Updated: Jun 26
September 7, 2022 | njspotlightnews.org
But rehabbing the Hackensack won’t be easy. It could cost $2 billion to $3 billion and take 20 years. For decades no fewer than six Superfund sites along the waterway dumped or leached arsenic, lead, mercury and cancer-causing chemicals like PCBs into the river, and landfills dotted the landscape. Particles get eaten by wildlife — like crabs and fish. Signs warn folks not to eat their catch — but many ignore the advisory.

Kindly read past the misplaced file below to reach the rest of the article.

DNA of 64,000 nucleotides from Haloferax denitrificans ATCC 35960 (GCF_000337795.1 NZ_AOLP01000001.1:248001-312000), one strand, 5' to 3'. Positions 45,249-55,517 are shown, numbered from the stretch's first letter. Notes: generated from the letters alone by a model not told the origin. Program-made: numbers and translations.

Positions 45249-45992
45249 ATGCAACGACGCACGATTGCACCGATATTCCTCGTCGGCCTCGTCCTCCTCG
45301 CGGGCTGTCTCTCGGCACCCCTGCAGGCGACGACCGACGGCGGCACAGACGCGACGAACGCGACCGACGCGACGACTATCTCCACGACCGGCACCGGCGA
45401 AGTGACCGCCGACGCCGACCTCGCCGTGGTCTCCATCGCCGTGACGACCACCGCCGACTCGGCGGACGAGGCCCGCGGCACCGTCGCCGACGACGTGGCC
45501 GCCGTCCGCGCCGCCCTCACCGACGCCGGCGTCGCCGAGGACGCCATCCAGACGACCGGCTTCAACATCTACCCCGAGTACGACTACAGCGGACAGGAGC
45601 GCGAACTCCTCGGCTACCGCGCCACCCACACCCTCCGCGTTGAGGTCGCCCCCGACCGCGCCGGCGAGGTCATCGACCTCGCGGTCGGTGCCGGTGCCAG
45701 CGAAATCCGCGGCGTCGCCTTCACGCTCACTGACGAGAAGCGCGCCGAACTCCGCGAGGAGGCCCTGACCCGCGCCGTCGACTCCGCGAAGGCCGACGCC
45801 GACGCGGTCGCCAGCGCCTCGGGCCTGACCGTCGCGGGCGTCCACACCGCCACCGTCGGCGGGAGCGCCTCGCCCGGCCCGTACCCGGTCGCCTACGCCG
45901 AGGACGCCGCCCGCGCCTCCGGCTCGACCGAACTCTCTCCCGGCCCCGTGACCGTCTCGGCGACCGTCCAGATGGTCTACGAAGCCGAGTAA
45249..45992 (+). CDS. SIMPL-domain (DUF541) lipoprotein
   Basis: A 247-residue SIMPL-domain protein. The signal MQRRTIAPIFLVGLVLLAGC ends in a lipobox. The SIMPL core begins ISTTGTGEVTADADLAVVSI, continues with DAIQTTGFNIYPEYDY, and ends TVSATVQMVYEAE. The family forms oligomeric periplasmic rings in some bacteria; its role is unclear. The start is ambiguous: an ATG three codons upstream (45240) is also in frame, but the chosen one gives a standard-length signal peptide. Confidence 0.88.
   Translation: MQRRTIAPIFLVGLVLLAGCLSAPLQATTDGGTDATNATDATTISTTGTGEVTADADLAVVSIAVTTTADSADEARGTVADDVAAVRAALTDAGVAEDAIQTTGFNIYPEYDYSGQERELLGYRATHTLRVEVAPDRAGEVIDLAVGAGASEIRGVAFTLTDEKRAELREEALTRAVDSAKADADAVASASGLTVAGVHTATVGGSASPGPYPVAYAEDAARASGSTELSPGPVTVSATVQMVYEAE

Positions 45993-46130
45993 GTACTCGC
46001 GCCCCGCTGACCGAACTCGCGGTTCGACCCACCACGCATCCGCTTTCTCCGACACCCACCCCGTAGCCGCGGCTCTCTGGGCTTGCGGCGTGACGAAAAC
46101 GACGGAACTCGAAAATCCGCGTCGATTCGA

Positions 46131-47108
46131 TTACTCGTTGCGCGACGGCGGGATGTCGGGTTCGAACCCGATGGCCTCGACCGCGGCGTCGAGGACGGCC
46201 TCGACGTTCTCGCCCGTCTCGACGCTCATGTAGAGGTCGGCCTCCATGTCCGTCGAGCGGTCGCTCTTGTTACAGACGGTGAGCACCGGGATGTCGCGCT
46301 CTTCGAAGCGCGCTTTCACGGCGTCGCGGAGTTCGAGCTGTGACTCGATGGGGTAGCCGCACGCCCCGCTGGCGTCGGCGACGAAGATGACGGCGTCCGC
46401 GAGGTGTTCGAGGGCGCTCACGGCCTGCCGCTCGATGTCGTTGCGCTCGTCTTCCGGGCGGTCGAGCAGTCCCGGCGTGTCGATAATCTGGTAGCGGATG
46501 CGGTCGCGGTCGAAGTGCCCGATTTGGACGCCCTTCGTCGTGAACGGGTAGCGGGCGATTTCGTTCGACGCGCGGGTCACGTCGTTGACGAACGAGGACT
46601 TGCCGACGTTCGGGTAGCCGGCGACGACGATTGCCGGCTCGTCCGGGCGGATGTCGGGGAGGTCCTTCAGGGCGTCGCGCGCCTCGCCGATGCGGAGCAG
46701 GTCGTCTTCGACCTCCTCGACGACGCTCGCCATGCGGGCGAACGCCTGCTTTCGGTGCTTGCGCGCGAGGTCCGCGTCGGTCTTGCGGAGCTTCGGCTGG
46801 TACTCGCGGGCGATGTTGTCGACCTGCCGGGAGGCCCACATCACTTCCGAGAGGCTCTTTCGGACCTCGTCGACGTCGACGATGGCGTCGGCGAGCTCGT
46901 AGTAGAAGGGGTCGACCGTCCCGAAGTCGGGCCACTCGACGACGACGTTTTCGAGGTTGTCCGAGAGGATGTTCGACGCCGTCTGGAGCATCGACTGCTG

NJ SEED: Superfund, aka CERCLA - The Comprehensive Environmental Response, Compensation, and Liability Act, was pushed through Congress by (then) Representative Jim Florio. NJ has the highest number of Superfund sites (115) - deservedly so due to its industrial history. The designation of the lower Hackensack River as a Superfund site will draw needed federal dollars.